While the first electric vehicle with cheaper and safer sodium-ion battery that doesn’t use lithium was already announced, it’s time for the two biggest battery makers CATL and BYD to hop on the Na-ion train and really mainstream the technology.
Both CATL and BYD sodium-ion batteries will be entering mass production this year, and, in the case of CATL, it is even now known which brand will get it first. The first electric cars with CATL’s Na-ion battery will be made by Chery’s new iCAR brand, as well as go in its tiny urban movers QQ Ice Cream and Little Ant.
BYD is reportedly still planning to use its sodium-ion battery in the newly revealed Seagull that offers 250 miles on a charge for just US$14,000. The affordable Seagull was recently detailed by BYD with lithium iron phosphate batteries, but a Na-ion model is reportedly still in the cards for the second half of the year.
CATL’s sodium-ion battery offers 160 kWh/kg energy density, which is in the ballpark of LFP batteries that still use lithium, and ditto for the BYD creation. Na-ion cells without expensive lithium are much more affordable to produce, and have chemistry that is way less volatile and safe than current batteries. Due to their comparatively low energy density they have so far only been considered for tiny urban EVs with a limited range.
Both CATL and BYD, however, plan to use them in larger electric vehicles in a hybrid form together with lithium cells. CATL’s innovative AB battery system integration technology, for instance, allows for cells of different type to be used in the same battery pack. This irons out each technology’s weaknesses and complements their strengths, so CATL is on record saying that hybrid Na-ion batteries can be used in midrange electric vehicles as well, not only in short-range subcompact models.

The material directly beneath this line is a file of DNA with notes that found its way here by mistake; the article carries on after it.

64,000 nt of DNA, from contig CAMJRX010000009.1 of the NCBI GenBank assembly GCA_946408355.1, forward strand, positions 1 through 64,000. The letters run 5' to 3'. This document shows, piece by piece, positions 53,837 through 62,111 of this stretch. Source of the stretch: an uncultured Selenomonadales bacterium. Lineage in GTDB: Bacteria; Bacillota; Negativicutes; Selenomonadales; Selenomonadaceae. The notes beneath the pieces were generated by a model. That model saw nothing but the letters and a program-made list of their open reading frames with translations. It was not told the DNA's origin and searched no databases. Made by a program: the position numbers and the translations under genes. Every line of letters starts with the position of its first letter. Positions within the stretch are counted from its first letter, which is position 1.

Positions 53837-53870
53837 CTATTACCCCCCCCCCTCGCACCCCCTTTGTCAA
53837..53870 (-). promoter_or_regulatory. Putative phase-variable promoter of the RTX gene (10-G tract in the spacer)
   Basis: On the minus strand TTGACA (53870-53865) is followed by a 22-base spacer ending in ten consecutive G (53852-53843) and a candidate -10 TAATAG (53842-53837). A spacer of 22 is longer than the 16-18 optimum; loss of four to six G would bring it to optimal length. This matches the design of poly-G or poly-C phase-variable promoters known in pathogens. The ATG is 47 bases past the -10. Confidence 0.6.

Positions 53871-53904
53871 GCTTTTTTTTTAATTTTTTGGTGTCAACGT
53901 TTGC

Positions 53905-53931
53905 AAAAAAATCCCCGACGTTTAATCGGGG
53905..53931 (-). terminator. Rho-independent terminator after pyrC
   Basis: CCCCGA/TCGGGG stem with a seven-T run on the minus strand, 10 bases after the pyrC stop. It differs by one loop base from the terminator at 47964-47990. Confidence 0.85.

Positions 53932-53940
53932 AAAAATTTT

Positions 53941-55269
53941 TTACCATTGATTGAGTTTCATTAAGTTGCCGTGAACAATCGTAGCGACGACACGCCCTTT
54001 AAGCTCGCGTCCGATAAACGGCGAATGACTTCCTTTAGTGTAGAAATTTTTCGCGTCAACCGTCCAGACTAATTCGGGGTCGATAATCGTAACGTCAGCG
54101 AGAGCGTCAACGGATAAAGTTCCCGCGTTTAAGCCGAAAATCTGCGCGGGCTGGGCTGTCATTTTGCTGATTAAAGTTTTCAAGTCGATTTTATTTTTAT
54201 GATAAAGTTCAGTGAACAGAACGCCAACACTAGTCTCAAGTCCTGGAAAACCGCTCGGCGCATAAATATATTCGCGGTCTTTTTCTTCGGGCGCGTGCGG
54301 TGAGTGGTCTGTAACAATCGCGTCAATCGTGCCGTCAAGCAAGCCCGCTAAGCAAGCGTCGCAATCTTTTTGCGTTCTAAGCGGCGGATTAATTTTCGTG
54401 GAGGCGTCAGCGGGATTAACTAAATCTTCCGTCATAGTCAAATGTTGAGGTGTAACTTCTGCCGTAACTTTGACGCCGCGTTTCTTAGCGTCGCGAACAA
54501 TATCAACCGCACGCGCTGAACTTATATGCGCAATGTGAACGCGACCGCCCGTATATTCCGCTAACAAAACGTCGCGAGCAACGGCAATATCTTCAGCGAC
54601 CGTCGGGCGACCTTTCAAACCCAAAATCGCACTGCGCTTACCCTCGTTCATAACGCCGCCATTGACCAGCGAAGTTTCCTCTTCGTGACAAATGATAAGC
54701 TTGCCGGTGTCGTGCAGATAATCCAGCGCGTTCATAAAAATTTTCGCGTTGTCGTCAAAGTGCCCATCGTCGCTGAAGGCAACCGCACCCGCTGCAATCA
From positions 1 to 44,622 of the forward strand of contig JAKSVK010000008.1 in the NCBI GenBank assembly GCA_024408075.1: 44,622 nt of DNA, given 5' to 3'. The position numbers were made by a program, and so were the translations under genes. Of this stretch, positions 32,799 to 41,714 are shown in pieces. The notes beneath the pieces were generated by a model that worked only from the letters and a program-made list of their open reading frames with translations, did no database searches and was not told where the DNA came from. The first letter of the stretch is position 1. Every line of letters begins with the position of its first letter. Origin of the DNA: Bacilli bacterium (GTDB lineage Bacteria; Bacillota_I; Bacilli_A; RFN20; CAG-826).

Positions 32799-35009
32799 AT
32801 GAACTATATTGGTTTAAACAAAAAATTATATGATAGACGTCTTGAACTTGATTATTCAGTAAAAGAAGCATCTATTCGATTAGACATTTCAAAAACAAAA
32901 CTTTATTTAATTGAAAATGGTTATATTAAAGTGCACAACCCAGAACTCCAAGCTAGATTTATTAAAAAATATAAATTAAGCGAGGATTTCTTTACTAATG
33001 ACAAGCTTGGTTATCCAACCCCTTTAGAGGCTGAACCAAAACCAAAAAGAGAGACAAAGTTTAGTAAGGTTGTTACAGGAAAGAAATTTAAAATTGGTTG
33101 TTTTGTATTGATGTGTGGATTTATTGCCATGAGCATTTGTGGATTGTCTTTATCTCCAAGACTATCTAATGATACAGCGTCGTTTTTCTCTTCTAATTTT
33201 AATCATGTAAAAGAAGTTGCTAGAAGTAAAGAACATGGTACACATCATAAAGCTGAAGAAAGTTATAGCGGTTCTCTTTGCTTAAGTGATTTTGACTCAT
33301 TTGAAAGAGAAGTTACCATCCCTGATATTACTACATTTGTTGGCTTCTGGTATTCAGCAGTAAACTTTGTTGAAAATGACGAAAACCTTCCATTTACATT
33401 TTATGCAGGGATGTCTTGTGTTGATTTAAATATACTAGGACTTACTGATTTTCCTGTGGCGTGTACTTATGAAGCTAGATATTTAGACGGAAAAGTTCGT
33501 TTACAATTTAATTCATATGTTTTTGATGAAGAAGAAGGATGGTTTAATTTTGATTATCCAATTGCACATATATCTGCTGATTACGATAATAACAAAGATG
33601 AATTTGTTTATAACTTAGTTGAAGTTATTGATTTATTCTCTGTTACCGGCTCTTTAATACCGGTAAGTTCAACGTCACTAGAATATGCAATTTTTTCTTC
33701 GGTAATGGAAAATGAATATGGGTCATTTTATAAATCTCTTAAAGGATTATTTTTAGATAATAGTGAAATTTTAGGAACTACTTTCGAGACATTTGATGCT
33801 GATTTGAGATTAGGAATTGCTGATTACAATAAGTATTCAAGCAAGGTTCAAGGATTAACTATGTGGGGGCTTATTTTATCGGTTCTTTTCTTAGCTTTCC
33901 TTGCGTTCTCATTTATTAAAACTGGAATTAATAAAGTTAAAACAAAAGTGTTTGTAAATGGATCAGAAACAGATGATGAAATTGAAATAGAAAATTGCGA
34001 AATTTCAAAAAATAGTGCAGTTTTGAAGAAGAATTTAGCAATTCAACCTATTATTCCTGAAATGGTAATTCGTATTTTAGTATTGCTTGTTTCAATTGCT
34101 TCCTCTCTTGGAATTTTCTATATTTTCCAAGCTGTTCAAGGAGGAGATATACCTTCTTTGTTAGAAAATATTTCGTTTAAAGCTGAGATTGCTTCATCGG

BYD is using a similar hybrid approach but has already denied that its Dolphin sedan will be offered with a sodium-ion pack that can lower its price by 25% compared to the Li-ion counterpart. Both BYD and CATL accelerated the Na-ion battery development when the price of lithium was hitting record after record last year.
Now that lithium prices are way lower, it remains to be seen if the economics of using sodium-ion batteries have remained the same. Na-ion cells, however, have other big advantages before lithium ones, such as much wider operating temperature range that lowers the capacity loss or thermal runaway risks. They also offer faster charging even when it’s cold, and have about three times longer lifespan than lithium cells.
Thus, despite that the production cost gap with Li-ion batteries has now narrowed, there are other things to look forward to when the first electric cars with sodium-ion battery from CATL or BYD hit the market later this year.
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Wooed by tech since the industrial espionage of Apple computers and the times of pixelized Nintendos, Daniel went and opened a gaming club when personal computers and consoles were still an expensive rarity. Nowadays, fascination is not with specs and speed but rather the lifestyle that computers in our pocket, house, and car have shoehorned us in, from the infinite scroll and the privacy hazards to authenticating every bit and move of our existence.
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